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They're Back. Now What?

So after all that, after all the confident assertions of being ready for the "next level," turns out that none of UNC's candidates for the NBA draft are ready after all.

Not Danny Green, whose father assured anyone who cared to listen that he was in it and ready. Not Wayne Ellington, not Ty Lawson, who according to some was a first round pick, but who, like Green, was dealing with injuries and a self-inflicted problem of an alcohol-related arrest.

All of them have some fence-mending to do, starting with their coach, who, correctly, told them that they weren't ready. They'll also have to win over a fair number of fans who felt, also correctly, that the players made it clear that Chapel Hill and UNC basketball were simply a means to an end, and that they'd take the first money train out of town they possibly could.

Is it true that they don't owe their fans anything? Of course it is. These are the same fans Brendan Haywood derided for abandoning them in a mediocre season which ended in a surprising Final Four trip. There has always been an attitude of entitlement among UNC fans, summed up neatly in the bumper sticker mentality that God is a Tar Heel because the sky is "Carolina" blue (the retort to this from Durham is it's the sky because God didn't want anyone to step in it). And moreover, like anyone else, they're entitled to make a living when they have an opportunity.

But having said that, if the players don't owe the fans anything, the fans don't owe the players anything, either. There might be a brief bit of disgruntlement, but they'll be accepted back by the faithful. The cheers, though, will be louder for others - Tyler Hansbrough, Bobby Frasor, the promising class of freshmen.

It's not that people will begrudge them their shot at the league. UNC, more than any other ACC team, has gotten used to the logic of early entry. Dean Smith made a habit of telling players who were likely to be high picks that they should go, and guys like James Worthy, Michael Jordan, and others are still remembered with reverence by UNC partisans, who fully accepted Smith's logic.

What they've never liked, and what we suspect many object to now, is the sense of UNC as a way station, a rest stop on the road to The Show.

It's not like they're going to get booed. But they'll never get the level of commitment from UNC fans that guys like Hansbrough, or Marcus Ginyard will get.

And speaking of UNC, everyone is automatically assigning them the title, though it's only June and though many things still aren't clear about this team, much less the national season.

Are they loaded? Unquestionably. Is that a good thing? Well, maybe, maybe not. They've been loaded the last several years, and despite overwhelming talent, facts, as Casey Stengel might have said, is facts, and the fact is that UNC has bombed and bombed disastrously in the last three NCAA Tournaments despite hugely talented rosters.

This spring, of course, they were humiliated by Kansas. Last spring, it was Georgetown pulling off a remarkable comeback - or the first of two collapses, if you prefer. The year before that, they were humbled by George Mason. The year before that, they won the title, but primarily because Sean May was pulling 20/20 double-doubles on a regular basis.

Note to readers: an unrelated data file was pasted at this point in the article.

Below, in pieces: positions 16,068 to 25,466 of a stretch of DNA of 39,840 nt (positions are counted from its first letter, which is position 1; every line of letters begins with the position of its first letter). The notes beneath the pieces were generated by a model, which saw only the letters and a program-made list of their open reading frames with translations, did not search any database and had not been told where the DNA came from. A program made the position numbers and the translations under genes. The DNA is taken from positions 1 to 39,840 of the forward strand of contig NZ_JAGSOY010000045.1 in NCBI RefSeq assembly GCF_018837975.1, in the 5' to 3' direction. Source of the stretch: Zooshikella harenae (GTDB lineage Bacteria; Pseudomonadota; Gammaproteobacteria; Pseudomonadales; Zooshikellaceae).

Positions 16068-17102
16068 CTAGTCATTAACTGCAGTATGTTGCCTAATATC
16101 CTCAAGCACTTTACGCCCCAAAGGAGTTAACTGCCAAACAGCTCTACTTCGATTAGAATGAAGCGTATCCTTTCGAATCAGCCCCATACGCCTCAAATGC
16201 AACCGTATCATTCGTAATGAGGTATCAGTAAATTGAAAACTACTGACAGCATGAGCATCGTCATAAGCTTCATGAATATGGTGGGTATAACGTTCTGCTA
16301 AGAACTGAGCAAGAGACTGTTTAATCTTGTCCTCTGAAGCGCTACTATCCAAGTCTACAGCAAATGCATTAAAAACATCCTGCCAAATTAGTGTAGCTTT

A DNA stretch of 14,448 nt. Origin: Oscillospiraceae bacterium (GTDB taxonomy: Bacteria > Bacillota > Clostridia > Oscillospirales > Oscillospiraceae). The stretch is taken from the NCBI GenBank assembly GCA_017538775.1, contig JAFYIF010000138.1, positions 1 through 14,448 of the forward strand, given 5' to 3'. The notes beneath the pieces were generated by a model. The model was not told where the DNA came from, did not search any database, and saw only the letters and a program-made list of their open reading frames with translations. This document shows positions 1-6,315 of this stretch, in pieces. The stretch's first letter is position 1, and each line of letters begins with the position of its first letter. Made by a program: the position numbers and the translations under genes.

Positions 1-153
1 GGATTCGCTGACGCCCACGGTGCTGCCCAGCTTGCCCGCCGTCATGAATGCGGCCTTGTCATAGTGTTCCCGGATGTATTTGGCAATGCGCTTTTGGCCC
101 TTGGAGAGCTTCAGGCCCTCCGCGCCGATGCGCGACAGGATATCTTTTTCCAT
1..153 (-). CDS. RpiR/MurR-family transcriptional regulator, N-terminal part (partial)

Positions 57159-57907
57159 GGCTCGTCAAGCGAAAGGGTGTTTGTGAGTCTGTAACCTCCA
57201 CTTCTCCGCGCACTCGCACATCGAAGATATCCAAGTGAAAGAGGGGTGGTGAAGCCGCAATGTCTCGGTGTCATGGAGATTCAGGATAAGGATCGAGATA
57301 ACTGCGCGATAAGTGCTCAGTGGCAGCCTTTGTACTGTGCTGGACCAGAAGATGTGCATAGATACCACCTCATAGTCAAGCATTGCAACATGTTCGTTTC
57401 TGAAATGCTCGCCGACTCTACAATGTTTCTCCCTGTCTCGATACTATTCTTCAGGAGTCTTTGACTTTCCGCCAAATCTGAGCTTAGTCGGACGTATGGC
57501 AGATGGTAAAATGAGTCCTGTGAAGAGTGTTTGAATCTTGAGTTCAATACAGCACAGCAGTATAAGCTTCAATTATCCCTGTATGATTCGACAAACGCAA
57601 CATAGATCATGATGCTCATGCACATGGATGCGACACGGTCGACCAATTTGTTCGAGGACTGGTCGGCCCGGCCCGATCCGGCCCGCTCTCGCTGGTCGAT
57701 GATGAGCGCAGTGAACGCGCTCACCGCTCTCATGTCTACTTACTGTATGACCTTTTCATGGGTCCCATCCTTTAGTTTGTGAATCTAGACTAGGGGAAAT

This is not, in other words, a program which has shown great character in the clutch lately, and the responsibility for those three ugly losses fall at the feet of Roy Williams, who now has an unexpectedly complicated situation.

His team will be really deep, but in some respects it might be too deep. Hansbrough will be the dominant player, as he has been since he showed up, and his position is locked up. Beyond that, who do you sit? Deon Thompson, who has really come on, but who might not be as promising as rookies Tyler Zeller or Ed Davis? How do you balance out your point guards, with the talented Lawson, who admittedly doesn't like practice and doesn't defend very well, Bobby Frasor, who is recovering from a knee injury, and freshman Larry Drew? We suspect if you caught Roy Williams late at night at a bar (a highly unlikely scenario, by the way) after knocking several back, he might confess that Lawson is his least favorite point guard on the team, that Frasor, who works really hard on defense, or Drew, who is highly competent but not spectacular, garner more respect than Lawson.

You saw a bit of this in Lawson's freshman year in Durham, when Duke made a move near the end of the game. In comes Frasor for Lawson, and almost immediately, the ship was righted.

There's a bit of the same problem at forward. You'd expect Thompson to start, at least initially, but Zeller is a better fit for a running team, and Davis will likely prove to be a better rebounder and power player by the end of his career. It's not a bad dilemma, but still, it's a dilemma.

And at the other spot, you probably have to choose between Danny Green and Marcus Ginyard. Ginyard has become the backbone of the program in many ways, and with so many offensive prima donnas, to borrow from Mark Cuban, somebody has to get the doughnuts.

They will be favorites, and they should be, but given the recent track record, we wouldn't bet the farm on them, and certainly not in June.